SS4.12 Linking Science with Management of Freshwater Resources
Date: Thursday, June 13, 2002
Time: 4:15:00 PM
Location: Carson B
 
BormansM, CSIRO Land and Water, Canberra, Australia, Myriam.Bormans@csiro.au
Ford, P, W, CSIRO land and Water, Canberra, Australia, Phillip.Ford@csiro.au
 
SETTING FLOW LEVELS FOR CONTROLLING CYANOBACTERIUM CYLINDROSPERMOPSIS RACKIBORSKI IN TROPICAL WEIR POOLS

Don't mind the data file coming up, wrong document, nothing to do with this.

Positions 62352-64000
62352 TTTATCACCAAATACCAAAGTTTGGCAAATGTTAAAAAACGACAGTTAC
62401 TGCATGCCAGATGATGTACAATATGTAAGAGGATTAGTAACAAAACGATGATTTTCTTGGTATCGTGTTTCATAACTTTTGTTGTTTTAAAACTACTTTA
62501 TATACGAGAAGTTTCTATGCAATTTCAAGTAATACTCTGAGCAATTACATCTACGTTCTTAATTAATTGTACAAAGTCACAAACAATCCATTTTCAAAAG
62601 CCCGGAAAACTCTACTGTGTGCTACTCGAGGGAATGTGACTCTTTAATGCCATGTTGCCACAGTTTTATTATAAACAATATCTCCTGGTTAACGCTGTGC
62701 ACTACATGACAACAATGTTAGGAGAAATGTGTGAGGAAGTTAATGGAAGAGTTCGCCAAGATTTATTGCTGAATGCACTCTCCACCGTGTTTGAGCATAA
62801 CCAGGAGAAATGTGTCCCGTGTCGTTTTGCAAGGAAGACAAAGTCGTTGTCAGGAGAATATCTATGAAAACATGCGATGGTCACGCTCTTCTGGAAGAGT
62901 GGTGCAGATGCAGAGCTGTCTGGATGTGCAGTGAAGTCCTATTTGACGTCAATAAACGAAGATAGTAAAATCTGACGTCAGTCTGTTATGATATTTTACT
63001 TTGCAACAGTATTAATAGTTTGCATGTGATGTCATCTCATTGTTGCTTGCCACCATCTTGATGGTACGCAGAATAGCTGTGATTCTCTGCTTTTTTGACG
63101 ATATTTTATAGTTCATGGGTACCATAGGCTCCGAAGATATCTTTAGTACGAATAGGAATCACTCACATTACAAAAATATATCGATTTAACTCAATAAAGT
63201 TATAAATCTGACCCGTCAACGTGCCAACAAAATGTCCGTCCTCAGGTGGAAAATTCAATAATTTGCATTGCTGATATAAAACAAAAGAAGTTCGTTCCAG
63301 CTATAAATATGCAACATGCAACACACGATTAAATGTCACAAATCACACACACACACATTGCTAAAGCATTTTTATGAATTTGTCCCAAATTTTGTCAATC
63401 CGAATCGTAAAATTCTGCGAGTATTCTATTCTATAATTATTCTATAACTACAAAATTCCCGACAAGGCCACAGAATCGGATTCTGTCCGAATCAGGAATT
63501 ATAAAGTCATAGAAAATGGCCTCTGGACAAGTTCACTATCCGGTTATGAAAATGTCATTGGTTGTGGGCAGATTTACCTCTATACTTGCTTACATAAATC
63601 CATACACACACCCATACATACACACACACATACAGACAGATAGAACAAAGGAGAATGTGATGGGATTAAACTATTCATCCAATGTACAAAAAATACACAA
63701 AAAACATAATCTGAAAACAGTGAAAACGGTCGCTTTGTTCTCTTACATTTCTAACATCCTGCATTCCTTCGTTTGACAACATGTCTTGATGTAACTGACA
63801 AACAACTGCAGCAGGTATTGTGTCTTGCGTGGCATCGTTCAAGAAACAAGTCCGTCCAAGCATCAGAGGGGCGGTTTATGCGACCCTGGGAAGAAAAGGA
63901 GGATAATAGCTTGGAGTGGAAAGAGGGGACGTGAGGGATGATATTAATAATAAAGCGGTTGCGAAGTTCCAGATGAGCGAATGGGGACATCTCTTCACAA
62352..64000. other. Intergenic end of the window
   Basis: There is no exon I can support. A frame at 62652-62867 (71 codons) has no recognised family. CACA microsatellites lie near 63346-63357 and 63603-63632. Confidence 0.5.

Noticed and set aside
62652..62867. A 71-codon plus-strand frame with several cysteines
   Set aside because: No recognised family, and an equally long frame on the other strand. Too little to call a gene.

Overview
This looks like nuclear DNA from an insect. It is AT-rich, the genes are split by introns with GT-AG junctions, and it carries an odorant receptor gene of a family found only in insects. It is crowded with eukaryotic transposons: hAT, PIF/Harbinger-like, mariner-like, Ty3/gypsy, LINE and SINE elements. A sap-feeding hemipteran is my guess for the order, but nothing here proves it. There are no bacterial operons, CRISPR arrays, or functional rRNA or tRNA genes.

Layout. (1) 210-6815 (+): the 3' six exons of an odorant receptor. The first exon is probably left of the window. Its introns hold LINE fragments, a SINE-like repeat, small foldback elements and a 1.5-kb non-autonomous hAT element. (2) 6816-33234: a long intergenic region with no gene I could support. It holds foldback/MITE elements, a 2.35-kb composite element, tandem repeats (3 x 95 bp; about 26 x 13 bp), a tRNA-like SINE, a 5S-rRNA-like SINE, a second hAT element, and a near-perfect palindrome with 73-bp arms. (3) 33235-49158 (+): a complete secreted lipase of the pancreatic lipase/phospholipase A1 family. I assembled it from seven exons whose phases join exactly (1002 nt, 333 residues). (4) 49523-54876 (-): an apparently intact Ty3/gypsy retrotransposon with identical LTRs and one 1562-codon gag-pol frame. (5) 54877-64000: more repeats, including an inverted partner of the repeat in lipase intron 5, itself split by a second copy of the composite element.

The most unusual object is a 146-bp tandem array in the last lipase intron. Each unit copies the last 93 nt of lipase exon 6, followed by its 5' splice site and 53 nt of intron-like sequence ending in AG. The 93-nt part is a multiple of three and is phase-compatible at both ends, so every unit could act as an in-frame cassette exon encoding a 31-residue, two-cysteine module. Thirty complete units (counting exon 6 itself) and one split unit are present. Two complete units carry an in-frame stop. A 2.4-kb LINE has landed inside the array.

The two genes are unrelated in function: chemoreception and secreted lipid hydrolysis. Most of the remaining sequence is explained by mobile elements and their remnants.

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The frequently toxic cyanobacteria Cylindrospermopsis rackiborski occurs frequently in water supply weir pools and storages in tropical Australia and elsewhere. It flourishes under warm stratified conditions and its amelioration and management is an ongoing problem. We investigated its occurrence and growth in 3 separate water storages on the Fitzroy River in Queensland, Australia. We show that there is scope to reduce its prevalence by manipulation of the riverine flow to remove the stratification, and to raise the turbidity through the resuspension of the finely divided bottom sediments. These effects are not due solely to flushing the weirs but to “resetting” the optical and mixing depths so that conditions are inimical to buoyant cyanobacteria. The persistence of the sediment particles in the water column, and the size of the discharge are the two most important factors in determining the effectiveness of the procedure. Application of a hydrodynamic model can provide useful insights into defining the minimum discharge to be effective.